If employees aren’t fairly compensated or rewarded for their work, they’re going to quickly stop caring.

Of course, raises aren’t always an option. Luckily, studies show recognition can be just as effective as a salary bump, Brooks says.

One way to effectively recognize your employees is to point out specific actions or behaviors that contributed to a job well done. Sharing employees’ triumphs in the form of a story can also help to motivate the rest of your staff.

4. No sense of community

Employees do their best work when they’re surrounded by likable co-workers who support them. When workers don’t have this sense of community with their colleagues, burnout is more likely to happen.

To foster this sense of community, it’s important to focus on team building activities, Brooks says. Lunches and happy hours are great ideas. Friendly competitions like some kind of fitness challenge can also bond colleagues.

5. Unequal treatment

When employees see managers holding workers to different standards or carrying out policies unequally, they’re quickly going to become disengaged with the company and their work.

The best way to address this is to write up clear policies and enforce them consistently, Brooks says. And when employees come to you with concerns about fairness, look into the situation and get back to them.

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Onboarding: The First Day Matters Most! – Infographic

If your business relies on good employees, then you know successful onboarding is an essential first-step. This fun, simple and colorful infographic is a proven guide to getting it right. Share a copy with your staff, or share the link to other HR pros.

WANT TO DOWNLOAD A COPY OF THE INFOGRAPHIC? Get a 4-page PDF that you can print out and share. Click here.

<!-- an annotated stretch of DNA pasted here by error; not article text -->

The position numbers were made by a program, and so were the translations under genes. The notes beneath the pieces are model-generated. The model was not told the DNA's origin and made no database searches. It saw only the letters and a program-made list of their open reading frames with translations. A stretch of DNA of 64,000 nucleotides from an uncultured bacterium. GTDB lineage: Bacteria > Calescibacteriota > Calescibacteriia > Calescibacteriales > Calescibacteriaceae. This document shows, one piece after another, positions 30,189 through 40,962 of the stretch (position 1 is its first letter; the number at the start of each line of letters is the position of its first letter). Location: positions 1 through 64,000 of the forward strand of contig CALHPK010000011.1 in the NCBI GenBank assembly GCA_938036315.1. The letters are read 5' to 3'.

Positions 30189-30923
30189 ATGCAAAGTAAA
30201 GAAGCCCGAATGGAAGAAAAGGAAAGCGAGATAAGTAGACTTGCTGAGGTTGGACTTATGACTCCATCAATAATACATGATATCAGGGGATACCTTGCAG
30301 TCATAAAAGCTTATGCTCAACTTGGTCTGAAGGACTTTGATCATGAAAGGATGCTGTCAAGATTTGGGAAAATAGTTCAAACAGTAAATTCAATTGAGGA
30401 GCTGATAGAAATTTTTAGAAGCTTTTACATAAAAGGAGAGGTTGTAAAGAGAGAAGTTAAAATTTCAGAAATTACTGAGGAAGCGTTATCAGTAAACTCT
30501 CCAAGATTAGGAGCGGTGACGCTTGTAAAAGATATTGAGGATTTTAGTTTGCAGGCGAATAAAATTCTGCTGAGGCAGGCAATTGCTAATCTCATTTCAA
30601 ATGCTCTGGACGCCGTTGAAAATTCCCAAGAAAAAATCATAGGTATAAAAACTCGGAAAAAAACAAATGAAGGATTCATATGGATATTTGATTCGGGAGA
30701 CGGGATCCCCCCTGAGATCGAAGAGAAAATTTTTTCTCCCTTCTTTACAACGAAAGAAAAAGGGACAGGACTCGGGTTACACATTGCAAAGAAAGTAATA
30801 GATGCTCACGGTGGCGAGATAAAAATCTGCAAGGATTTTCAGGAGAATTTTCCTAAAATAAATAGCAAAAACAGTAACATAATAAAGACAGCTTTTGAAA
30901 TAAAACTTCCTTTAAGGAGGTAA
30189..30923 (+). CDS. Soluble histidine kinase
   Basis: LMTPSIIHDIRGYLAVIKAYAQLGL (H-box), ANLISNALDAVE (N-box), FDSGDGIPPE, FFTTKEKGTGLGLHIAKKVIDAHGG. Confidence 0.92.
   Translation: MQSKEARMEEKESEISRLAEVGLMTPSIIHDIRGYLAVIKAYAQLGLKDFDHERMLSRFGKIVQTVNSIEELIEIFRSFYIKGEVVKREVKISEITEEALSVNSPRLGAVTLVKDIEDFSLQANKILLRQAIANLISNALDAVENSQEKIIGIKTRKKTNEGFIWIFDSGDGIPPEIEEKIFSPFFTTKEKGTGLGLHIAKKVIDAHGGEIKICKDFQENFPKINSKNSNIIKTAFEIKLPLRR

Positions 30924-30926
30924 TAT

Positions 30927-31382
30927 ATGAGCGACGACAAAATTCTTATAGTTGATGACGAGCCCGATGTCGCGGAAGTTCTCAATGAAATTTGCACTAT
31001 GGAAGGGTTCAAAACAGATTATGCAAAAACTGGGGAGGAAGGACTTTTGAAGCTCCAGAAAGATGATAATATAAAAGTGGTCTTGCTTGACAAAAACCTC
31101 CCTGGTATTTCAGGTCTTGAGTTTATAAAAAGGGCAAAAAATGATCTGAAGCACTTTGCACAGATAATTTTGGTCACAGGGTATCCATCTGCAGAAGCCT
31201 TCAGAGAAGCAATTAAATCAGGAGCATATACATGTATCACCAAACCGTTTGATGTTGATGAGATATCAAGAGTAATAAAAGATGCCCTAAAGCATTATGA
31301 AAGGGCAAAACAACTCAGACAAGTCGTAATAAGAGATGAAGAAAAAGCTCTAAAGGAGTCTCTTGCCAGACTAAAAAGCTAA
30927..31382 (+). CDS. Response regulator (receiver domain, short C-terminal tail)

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House-passed green card revamp faces hurdles

The U.S. House of Representatives voted July 10 to eliminate limits on the percentage of employment-based permanent residency work visas (green cards) awarded to immigrants from any one country.

The measure would apply to two types of work visas – EB-2 visas, for workers with advanced degrees or exceptional ability and EB-3 visas, for skilled workers and professionals.

Sponsors hope the bill would relieve backlogs of skilled workers seeking permanent U.S. work permits.

Visa issues worsen skilled labor shortage

Supporters of the measure say that backlogs for skilled workers seeking permanent work visas – which can stretch decades – are making the skilled labor shortage worse and hurting America companies’ competitiveness.

Supporters of the bill include the U.S. Chamber of Commerce and the Society for Human Resource Management (SHRM).

SHRM issued a press release saying, “Eliminating employment per-country caps will create a first-come, first-served green card system, putting talent and skills first so we can meet the current and future workforce needs of this country.”

The industry group called the measure “an important first step in addressing workplace immigration issues.”

Tech companies are also backing the measure, since they employ a huge number of H-1B visa workers, whose permits last just six years.

Each year, hundreds are forced to leave the U.S. and their jobs when temporary work permits expire.

Employers say that the turnover, especially among highly-skilled tech workers, is costly and disruptive.

Opponents fear impact on American workers

The bill has widespread backing from business groups and bipartisan support in the House and Senate.

Still, the measure is not guaranteed to pass the Senate and get to President Trump’s desk or to get his signature if it does.

Opponents, including members of the administration, see the measure hurting American workers.

Others worry that if per-country limits on the number of green cards are lifted, almost all residency permits will go to workers and family members from India and China, where the backlog is highest.

And that seems to be guaranteed under the current version of the bill.

Quotas now limit the number of visas awarded to immigrants from any one country to 7% of the 140,000 employment-based residency permits issued each year.

Indian workers would get nearly all green cards after 2020

The bill would increase that to 85% of green cards going to Chinese and Indian skilled workers and their families in 2020, with the remainder reserved for to workers from all other countries.

In 2021 and 2022, the percentage of green cards going to countries other than India and China would drop to just 10% of the total.

Because of the huge number of Indians awaiting green cards, they would obtain the vast majority of permanent visas for about a decade.

If signed into law, the quota changes would apply as of October 1, at the start of the government’s fiscal year 2020.